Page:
The Woolly Rhinoceros lived from three and a half million years ago up until about 10,000 years ago, and was depicted by early humans in cave paintings. Unlike most rhinos of today, it was covered in shaggy fur to protect it from the harsh cold climate it lived in.
Genera and Species
Mammalia, Perissodactyla, Rhinocerotidae.
Coelodonta (“Hollow tooth”)
Coelodonta is similar in appearance to the modern rhinos of today, with the exception of its hairy coat. It was slightly larger than the white rhinoceros, around 12 feet in length and weighing up to 6,000 lbs. It had two long nose horns, the larger of which could grow up to two feet in length. The bones of its spinal column feature large dorsal spines which indicate that it had a large humped back.
Cave paintings show that these rhinos may have been darker in coloration around their mid-section. Their horns are also thinner and more blade-like than those of present day rhinos, and featured a banded pattern along their length.
LENGTH: 3.8 m (12.5 ft).
WEIGHT: 2,700 kg (6,000 lbs).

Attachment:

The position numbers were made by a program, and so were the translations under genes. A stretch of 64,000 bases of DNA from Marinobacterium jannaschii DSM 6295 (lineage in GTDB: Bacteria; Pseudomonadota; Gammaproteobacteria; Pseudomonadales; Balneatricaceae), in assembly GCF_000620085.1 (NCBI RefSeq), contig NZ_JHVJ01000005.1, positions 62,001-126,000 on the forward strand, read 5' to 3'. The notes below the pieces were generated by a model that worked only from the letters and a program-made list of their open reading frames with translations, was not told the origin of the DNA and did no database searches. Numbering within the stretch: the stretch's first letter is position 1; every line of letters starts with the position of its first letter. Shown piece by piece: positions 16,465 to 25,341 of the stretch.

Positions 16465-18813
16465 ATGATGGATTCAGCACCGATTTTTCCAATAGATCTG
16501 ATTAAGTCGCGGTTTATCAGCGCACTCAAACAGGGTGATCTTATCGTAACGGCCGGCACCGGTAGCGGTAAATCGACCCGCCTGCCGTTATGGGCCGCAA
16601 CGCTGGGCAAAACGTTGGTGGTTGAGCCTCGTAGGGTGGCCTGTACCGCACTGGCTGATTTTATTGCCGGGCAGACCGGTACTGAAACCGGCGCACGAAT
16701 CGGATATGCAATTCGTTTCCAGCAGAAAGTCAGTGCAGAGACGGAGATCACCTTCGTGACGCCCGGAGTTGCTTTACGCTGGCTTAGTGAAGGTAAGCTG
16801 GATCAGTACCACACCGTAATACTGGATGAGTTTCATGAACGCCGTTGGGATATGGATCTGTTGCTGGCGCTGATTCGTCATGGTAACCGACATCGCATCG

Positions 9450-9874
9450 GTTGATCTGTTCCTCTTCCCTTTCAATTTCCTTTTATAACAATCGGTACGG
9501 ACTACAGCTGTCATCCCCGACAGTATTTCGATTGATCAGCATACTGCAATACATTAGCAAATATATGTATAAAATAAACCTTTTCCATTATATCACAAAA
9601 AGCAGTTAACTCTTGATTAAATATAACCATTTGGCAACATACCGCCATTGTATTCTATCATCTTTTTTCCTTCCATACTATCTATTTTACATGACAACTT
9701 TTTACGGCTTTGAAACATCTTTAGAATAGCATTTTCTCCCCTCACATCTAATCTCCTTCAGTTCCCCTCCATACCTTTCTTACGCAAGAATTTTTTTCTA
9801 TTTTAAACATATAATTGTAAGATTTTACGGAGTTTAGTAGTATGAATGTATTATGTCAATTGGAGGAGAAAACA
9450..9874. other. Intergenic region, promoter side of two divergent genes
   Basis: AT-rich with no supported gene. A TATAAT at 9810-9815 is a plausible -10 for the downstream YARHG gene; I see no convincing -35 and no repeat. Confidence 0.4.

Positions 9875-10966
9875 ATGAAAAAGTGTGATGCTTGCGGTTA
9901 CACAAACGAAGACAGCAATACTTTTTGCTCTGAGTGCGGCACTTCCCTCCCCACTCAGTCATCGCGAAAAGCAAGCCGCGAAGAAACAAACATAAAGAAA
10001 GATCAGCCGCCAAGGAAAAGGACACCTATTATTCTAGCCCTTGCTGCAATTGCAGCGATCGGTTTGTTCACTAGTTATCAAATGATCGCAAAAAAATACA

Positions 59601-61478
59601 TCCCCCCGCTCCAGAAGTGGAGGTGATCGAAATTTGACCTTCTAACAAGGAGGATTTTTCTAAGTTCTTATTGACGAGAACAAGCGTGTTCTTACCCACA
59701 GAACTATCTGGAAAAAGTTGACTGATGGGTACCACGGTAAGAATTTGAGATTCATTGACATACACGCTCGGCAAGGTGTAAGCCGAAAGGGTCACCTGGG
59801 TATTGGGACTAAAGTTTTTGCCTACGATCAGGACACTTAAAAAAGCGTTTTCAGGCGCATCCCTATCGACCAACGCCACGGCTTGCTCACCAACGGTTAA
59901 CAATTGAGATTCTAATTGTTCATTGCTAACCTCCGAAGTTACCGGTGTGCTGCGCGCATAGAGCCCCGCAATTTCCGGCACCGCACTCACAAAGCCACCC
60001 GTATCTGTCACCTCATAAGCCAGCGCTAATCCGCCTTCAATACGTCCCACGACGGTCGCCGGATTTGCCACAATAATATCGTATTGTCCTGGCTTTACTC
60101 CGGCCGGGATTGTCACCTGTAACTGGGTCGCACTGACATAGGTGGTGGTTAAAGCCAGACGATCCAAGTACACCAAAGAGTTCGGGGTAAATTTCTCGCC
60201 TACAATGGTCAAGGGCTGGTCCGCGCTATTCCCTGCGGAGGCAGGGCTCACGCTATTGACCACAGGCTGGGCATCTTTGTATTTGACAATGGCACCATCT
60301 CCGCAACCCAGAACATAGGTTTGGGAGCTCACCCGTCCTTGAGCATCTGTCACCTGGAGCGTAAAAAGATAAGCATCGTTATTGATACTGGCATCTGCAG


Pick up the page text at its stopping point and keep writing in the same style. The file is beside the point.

Woolly rhinos probably used their horns like rhinos of today, for defense and display. The diet of Coelodonta was long a subject of debate, but recent analysis of well-preserved specimens show it probably grazed on plants at or near ground level.
History of Discovery
The first remains of Coelodonta were discovered in the 1800s, but much of what is known about its appearance aside from its skeleton came from ancient cave paintings such as the Chauvet Cave in France, until a mummified specimen was eventually discovered. Since then many preserved rhinos have been found, which gives scientists a better idea of what the animal looked like in life.
Since a rhino’s horn is not made of bone, it does not preserve well in the fossil record. However, frozen mummified specimens often have the horns preserved. Isolated horns have also been found, and were long believed to be the talons of mythical birds.
Woolly rhinos lived in Northern Europe in a very cold, dry environment alongside mammoths and early humans, who likely hunted them. Hunting by humans, as well as the warming of the planet, likely led to the creature’s demise.